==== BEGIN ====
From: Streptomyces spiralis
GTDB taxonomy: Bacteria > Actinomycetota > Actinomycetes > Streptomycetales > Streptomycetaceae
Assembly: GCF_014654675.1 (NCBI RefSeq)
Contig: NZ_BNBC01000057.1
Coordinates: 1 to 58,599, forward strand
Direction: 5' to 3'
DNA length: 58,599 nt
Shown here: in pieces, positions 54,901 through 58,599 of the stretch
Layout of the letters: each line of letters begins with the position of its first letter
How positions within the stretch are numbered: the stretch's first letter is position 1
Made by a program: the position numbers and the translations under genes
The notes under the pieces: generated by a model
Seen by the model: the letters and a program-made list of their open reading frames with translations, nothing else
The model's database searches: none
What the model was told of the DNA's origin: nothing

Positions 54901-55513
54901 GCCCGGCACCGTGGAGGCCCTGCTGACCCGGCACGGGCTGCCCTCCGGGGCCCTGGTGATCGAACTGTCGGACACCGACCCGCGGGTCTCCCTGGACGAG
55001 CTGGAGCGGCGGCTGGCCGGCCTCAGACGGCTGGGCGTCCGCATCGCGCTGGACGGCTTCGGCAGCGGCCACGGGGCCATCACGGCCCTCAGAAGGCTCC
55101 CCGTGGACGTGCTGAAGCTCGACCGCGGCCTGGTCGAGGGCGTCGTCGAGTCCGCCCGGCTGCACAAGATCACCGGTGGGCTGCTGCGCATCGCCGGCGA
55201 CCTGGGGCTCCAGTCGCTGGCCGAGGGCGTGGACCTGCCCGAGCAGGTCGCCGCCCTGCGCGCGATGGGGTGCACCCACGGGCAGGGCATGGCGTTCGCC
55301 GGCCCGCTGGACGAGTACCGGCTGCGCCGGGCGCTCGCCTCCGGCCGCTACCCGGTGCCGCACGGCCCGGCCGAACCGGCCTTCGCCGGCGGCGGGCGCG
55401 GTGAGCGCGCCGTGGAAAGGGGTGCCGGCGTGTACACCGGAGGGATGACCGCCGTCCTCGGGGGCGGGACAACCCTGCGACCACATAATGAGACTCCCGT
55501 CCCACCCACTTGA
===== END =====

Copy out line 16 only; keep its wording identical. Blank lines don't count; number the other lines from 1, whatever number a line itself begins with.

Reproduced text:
Positions 54901-55513